While this article derives from the Northampton Shoe Museum event, it was when a member of our young women’s focus group said ‘there's not just trainers or non-trainers, there's like degrees of trainers’, that we began to consider subtler processes of informal singularisation. Describing the ‘random rule’ used by bouncers to exclude young men from a night club on the grounds that their footwear or clothing intimates violence – when in reality a bouncer wants to restore a gender balance inside the club - the young woman reported a bouncer saying: ‘you're not coming in mate … . you're wearing white trainers’. She continued: ‘My friend was wearing Lacoste, proper Lacoste, so expensive stuff … and they were like, no you can't come in, you're a chav. But he was like, but this is like expensive, chavs couldn't afford. You can't come in. It's like, what?’
Singularisation may thus be contested, even within small groups. For these young women, stereotypical notions of masculinity, femininity and class-based identity informed the way trainers were appraised, both by themselves and other people – such as bouncers. Two ideas - that young men were prone to violence and entitled to access to a sufficient number of young women - framed a contested re-classification of an expensive trainer.
In addition, a trainer might become more than a gendered signifier of potential behaviour; as a prosthetic of the self (Gonzalez, cited in Lupton 1998:144), the shoe itself could be a sign, containing the female foot in ways which disrupt its feminine status. Thus, when asked if they wore trainers, some young women replied: ‘I don't own a pair of trainers’ or ‘I wear trainers if I go to the gym but that's it’, or ‘because I do badminton, I tend to only wear trainers like when I'm doing sport because I just think they're quite like casual and I just prefer to feel more like dressed up’. One member of this group said ‘I just find them quite ugly like’, another adding ‘and they make your feet look big’.
These aesthetic judgements were not abstract cognitions imposed upon an object body (Turner 1992). Instead, as Ingold’s ‘inhabiting’ perspective (2011:12) suggests, they derived from the embodied experience of looking down at one’s feet in trainers and comparing them with the tilted foot that protrudes far less when high heels are worn. The wearing of shoes and the inhabiting of a particular gendered body thus resources ideas about the ideal female – and male, physique. Even in the gym, trainers could evoke size-based disdain:
‘I think that's probably one of the reasons I don't wear them because I've got size seven feet, so they're huge and trainers just aren't flattering’
‘Yeah, like my gym trainers, like they fit me perfectly and I only have like a size five and a half feet but no matter what I'll look down and be like how have my feet got so big?’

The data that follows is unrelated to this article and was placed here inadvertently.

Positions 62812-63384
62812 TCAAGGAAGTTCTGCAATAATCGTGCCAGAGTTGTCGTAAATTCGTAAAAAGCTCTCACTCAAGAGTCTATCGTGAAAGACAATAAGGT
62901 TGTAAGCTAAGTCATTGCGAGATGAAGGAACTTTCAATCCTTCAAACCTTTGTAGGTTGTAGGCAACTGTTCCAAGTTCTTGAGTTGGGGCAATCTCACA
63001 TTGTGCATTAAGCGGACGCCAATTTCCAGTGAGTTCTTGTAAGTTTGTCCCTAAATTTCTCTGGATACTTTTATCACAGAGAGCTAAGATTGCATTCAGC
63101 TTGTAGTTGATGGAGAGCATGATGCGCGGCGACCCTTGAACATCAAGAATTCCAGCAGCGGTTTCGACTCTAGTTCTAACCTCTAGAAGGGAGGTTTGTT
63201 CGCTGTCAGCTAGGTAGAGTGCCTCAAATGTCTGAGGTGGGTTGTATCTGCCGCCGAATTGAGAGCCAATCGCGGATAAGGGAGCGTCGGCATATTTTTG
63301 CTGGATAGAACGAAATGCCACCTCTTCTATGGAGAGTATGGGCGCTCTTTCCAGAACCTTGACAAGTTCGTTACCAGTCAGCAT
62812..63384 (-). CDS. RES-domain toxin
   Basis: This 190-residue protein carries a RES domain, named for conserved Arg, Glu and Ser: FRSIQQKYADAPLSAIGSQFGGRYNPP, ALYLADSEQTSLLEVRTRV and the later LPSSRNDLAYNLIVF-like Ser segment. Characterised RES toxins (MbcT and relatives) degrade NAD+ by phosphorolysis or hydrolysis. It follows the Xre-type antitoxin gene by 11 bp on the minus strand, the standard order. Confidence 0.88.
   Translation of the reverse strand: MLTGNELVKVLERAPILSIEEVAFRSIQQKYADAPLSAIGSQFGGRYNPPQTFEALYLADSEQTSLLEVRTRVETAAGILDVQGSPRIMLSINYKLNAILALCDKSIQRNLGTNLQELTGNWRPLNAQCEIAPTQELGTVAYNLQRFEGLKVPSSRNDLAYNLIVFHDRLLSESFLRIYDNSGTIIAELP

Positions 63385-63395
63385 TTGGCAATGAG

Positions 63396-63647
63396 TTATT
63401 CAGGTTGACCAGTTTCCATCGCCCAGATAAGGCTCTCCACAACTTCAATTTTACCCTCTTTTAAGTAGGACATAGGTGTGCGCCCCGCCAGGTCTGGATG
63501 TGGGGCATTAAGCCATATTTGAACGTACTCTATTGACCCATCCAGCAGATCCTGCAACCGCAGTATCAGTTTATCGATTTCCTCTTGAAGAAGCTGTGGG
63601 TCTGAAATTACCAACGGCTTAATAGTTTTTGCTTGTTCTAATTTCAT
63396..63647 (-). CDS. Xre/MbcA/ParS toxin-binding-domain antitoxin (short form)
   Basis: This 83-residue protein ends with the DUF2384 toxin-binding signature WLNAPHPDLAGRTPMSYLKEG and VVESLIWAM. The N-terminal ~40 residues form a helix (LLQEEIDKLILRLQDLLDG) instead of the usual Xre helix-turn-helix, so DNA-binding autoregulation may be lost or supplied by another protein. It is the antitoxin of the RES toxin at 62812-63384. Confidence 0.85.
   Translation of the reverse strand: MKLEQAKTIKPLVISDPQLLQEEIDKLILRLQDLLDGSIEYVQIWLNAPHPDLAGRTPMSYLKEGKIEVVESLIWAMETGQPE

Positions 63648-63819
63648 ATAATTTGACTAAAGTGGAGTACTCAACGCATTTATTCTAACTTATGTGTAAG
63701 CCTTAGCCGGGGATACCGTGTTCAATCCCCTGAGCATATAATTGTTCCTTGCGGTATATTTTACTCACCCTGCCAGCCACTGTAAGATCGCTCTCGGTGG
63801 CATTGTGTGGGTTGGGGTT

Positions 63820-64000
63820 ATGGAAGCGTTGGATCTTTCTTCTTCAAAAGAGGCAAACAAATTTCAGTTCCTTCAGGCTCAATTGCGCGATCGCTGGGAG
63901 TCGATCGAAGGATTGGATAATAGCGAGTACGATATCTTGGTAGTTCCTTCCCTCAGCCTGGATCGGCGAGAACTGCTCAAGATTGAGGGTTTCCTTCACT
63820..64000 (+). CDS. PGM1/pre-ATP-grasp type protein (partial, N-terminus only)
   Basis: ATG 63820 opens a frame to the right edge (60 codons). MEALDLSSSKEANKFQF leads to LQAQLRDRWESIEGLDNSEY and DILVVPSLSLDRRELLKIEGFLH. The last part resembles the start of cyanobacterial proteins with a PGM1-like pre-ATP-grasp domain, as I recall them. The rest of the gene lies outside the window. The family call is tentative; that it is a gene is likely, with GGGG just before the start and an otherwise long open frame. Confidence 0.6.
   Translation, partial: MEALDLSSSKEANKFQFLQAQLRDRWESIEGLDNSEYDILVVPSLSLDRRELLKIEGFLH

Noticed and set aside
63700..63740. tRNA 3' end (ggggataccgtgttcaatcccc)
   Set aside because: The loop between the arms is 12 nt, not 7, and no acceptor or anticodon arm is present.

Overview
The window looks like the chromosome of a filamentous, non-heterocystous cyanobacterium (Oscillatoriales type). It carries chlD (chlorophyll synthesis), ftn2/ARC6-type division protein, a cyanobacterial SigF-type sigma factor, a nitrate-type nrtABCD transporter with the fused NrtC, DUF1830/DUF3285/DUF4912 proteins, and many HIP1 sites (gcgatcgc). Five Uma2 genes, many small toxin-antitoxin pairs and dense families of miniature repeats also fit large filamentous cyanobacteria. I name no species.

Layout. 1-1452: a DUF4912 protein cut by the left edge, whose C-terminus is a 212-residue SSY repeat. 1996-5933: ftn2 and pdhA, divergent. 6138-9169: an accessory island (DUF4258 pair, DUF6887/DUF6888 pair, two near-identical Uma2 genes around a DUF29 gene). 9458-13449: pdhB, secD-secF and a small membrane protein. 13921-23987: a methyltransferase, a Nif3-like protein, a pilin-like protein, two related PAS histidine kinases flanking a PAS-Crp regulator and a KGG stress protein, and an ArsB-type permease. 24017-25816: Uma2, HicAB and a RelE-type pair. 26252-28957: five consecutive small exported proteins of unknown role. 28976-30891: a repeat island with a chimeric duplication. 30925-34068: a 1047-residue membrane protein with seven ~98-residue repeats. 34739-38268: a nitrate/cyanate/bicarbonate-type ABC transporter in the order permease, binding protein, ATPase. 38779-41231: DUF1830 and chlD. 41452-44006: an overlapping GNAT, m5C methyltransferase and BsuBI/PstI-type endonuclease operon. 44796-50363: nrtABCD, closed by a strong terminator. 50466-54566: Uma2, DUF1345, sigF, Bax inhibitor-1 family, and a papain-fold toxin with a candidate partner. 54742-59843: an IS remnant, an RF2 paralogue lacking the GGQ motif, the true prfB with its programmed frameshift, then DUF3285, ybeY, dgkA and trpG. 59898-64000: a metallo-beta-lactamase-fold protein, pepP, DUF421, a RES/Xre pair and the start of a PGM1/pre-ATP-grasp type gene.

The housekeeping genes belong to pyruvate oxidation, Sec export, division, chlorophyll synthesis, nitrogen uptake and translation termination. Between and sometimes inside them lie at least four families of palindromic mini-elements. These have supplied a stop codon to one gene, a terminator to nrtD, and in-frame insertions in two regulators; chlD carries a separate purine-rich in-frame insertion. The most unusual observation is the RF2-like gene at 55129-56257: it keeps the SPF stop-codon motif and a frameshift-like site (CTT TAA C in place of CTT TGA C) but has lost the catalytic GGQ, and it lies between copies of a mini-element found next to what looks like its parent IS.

But why did size matter? When Rachel Dilley, the research associate and facilitator asked the young women, they were agreed that big feet were ‘quite manly’, that ‘It's really unfeminine to have big ugly feet’.
Confining trainers to the gym therefore reinforced oppositional notions of masculinity and femininity, ones that underpin traditional or hegemonic heterosexuality. However, as our previous research showed (Hockey et al. 2007), individuals might struggle to explain ‘heterosexuality’, as an institution and a practice. As we noted, ‘what could be articulated … was how individuals might transgress, or digress from its boundaries’. Thus ‘interviewees revealed the nature of heterosexuality by virtue of what it was not, or not meant to be’ (Hockey et al. 2007: 10). Attending to distinctions between men (Spector-Mersel 2006) was one way of identifying such transgressions. So being seen to ‘snog’ a man one knew to be ‘minging’ exemplified ‘failed’ heterosexuality (Hockey et al. 2007:10). This process of identifying ‘Mr Wrong’, but before embarrassing oneself, might be facilitated by appraising his footwear, including his trainers, however well-dressed he otherwise seemed:
‘I hate it if a guy's made such an effort and he looks so nice and you look down at his shoes and he's got some like dirty old pair of trainers which are like too big for him’.
These are the contexts and processes, the social interactions, through which objects not only acquire culturally-specific meanings, but are also caught up in trajectories of classification and re-classification. One object – a pair of trainers – thus figures as a commodity within a wider spectrum of similar commodities within which it will share meanings. However, it may also be subject to processes of differentiation or singularisation. Not only bouncers and trainer collectors, but young women themselves might engage in such categorisation when judging the aesthetics of a young man’s appearance; as one young woman said, ‘even within trainers there’s a whole range of whether they’re nice trainers or horrible’.
Gender, Sexuality and Class Resisted
The young women described above made themselves accountable to, or assessed themselves and others in relation to, hegemonic or conventional gender, class and sexuality-based social locations (West and Zimmerman, cited in VanEvery 1996:46). In the complex and nuanced processes of singularisation that surround the trainer, however, all three of these intersecting locations may be resisted.